Bowl Games 2013-14: Most Intriguing Matchups on Remaining Slate

Andrew GouldFeatured ColumnistDecember 29, 2013

ATLANTA, GA - DECEMBER 07: Deon Mix #75, Tre Mason #21, Johnathan Ford #23, Ricardo Louis #5 and fellow Auburn Tigers celebrate after defeating the Missouri Tigers 59-42 to win the SEC Championship Game  at the  Georgia Dome on December 7, 2013 in Atlanta, Georgia.  (Photo by Mike Ehrmann/Getty Images)
Mike Ehrmann/Getty Images

The overflow of college football bowl games makes it tougher to weed out the meaningless games from those that matter.

Given how saturated the market is with enough games to ensure that nearly every team gets to play and virtually every company gets to sponsor one, the aggregated product becomes stale—unless you're truly excited for the GoDaddy Bowl, BBVA Compass Bowl and Flint Michigan Mega Bowl, in which case, I'm glad you can maintain a positive outlook.

There's still time to kill before reaching the big bout, and many of the appetizers offer up superb competition and healthy doses of intrigue. After all, the main event isn't the only event.

Let's take a gander at a couple of the more interesting showdowns before reaching the season's grand finale.


Rose Bowl: No. 5 Stanford vs. No. 4 Michigan State (Wednesday, Jan. 1 at 5 p.m. EST)

Old-school football fans, this one is for you.

Those who enjoy hard running and debilitating defense will appreciate watching Stanford and Michigan State duke it out in a contest of two of college football's top runner-ups. 

While Stanford finished its schedule with two losses, its tough slate impressed the BCS. The Cardinal defeated seven ranked opponents (at the time of their games), including an Oregon squad clashing for the No. 2 spot at the time.

Stanford's defense, which derailed a seemingly unstoppable Oregon attack, ranks 10th in the FBS with 18.6 points allowed per game. On the other side, Tyler Gaffney leads the way with 1,618 rushing yards and 20 touchdowns.

Gaffney must poke holes in an indelible Spartans defense that allows just 2.7 yards per carry. Luckily for him, Michigan State will be missing linebacker and team captain Max Bullough, who was suspended by the team. As Yahoo! Sports' Pat Forde pointed out, that makes Stanford's game plan all the more clear.

According to USA Today's Joe Rexrode, Stanford's offensive coordinator Mike Bloomgren believes the Spartans will miss Bullough's leadership more than anything in the Rose Bowl.

He's an outstanding football player. The thing they're going to miss, judging by the film, is he looks like a coach out there. He's making this check and that check. In terms of performance, they've got other people who can step in and play football. I think they'll probably miss his leadership. I think they'll miss some of his checks at the line of scrimmage.

Even without Bullough, this matchup will be decided by defense. Don't expect too much scoring, which could lead to a close bout and thrilling conclusion.


Orange Bowl: No. 12 Clemson vs. No. 7 Ohio State (Friday, Jan. 3 at 8:30 p.m. EST)

But hey, some of us prefer a good old shootout. There's nothing wrong with admiring an offense's ability to seamlessly carve through the opposition.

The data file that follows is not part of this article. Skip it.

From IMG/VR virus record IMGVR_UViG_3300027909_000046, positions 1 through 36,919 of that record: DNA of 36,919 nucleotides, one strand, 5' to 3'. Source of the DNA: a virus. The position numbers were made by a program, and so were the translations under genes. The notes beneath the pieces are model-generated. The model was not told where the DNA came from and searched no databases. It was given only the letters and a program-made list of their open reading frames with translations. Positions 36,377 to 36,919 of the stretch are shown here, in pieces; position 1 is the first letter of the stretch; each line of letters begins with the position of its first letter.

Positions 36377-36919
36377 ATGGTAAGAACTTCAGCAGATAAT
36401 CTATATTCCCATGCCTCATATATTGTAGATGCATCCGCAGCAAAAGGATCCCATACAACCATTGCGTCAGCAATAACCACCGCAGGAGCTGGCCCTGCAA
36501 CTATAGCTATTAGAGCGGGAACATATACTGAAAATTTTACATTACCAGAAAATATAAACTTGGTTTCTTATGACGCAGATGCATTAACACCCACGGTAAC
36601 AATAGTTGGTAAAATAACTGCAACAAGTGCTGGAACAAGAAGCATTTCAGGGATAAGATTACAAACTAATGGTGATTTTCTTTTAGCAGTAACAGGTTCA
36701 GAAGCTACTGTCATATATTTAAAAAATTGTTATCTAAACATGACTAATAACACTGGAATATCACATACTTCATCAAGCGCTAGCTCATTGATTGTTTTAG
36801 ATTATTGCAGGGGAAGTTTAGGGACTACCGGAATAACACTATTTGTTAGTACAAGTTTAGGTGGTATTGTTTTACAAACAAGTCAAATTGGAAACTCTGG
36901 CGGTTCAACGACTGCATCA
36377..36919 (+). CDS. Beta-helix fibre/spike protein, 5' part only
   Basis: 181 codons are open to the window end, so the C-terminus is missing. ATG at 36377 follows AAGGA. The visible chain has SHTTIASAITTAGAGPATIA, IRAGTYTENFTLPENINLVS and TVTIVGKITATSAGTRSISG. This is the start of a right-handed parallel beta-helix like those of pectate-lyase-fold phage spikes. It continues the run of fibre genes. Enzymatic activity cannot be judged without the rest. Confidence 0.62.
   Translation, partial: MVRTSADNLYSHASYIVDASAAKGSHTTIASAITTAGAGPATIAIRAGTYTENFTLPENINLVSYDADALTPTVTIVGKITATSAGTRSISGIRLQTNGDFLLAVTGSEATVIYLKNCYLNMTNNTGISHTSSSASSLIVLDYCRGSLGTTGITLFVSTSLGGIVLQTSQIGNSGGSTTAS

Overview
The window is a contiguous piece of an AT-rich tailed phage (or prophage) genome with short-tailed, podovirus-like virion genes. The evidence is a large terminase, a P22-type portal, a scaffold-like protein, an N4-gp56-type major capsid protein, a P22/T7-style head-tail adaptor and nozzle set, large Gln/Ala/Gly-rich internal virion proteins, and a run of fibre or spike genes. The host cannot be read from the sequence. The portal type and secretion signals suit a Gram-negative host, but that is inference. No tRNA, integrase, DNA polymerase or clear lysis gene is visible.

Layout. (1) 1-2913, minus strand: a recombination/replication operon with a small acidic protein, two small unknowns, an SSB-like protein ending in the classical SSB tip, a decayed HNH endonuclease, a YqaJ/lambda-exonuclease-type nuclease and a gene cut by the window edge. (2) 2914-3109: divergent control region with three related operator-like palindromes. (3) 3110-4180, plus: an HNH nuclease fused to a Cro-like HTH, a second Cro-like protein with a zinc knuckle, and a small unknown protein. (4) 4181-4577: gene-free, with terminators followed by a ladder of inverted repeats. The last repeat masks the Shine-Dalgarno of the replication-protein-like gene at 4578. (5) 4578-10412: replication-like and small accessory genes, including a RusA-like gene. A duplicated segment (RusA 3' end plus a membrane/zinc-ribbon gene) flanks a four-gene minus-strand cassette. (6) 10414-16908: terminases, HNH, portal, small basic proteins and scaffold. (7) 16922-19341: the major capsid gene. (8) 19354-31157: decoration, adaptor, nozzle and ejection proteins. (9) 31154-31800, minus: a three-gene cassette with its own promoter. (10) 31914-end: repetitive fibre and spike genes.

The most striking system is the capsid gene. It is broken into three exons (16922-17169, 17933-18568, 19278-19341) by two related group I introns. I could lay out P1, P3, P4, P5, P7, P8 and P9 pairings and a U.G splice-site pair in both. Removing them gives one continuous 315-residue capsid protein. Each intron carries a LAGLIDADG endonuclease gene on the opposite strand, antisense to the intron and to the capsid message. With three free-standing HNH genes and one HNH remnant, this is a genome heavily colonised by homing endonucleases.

The Orange Bowl features two premier quarterbacks in Tajh Boyd and Braxton Miller, who have pride to earn and NFL draft stocks to boost.

Boyd, a senior, has more riding on this game with his collegiate career concluding and the NFL calling. He has completed 67.3 percent of his passes and produced 38 total touchdowns, but he was last seen surrendering two interceptions in a loss to South Carolina.

COLUMBIA, SC - NOVEMBER 30:  Tajh Boyd #10 of the Clemson Tigers drops back to pass during their game against the South Carolina Gamecocks at Williams-Brice Stadium on November 30, 2013 in Columbia, South Carolina.  (Photo by Streeter Lecka/Getty Images)
Streeter Lecka/Getty Images

Despite missing time early in the season, Miller has compiled 2,893 total yards (1,860 passing, 1,033 rushing) along with 22 passing touchdowns, 10 rushing scores and just five interceptions. But he also limped to the finish line as a passer, completing 14 out of 36 pass attempts for 234 passing yards combined in his last two games.

Expect a fast-paced slugfest on Friday night between two teams that were standing tall before suffering recent defeats.


BCS National Championship: No. 1 Florida State vs. No. 2 Auburn (Monday, Jan. 6 at 7:30 p.m. EST)

In the grand scheme of things, this is truly the only game that matters.

The other battles are consolation prizes created to draw ratings and make more money for schools and companies to not share with the players. This one (brought to you by the kind folks of Vizio, so I guess it's for all the TVs) at least decides the champion.

In an unexpected swerve, top-ranked stalwart Alabama squandered its spot at obtaining its third consecutive championship after SEC rival Auburn pulled off a last-second miracle. The Tigers will instead represent the conference juggernaut on the grand stage.

They'll face the Florida State Seminoles, who ended the season as the only squad still holding an unblemished record. Jameis Winston leads a dynamic offense that scored 53 points per game.

Winston and Co. will get their points, so the game boils down to how Florida State can stymie the nation's top-rated rushing attack. Led by Tre Mason, Auburn leads the FBS with 335.7 yards per game through the ground, but Florida State yields just 3.1 opposing yards per carry.

The Tigers can't rely on returning another missed field goal for a touchdown, so it'd be best for them to avoid a shootout akin to their matchup with the Crimson Tide. Nevertheless, that's probably the necessary path to victory during the national championship.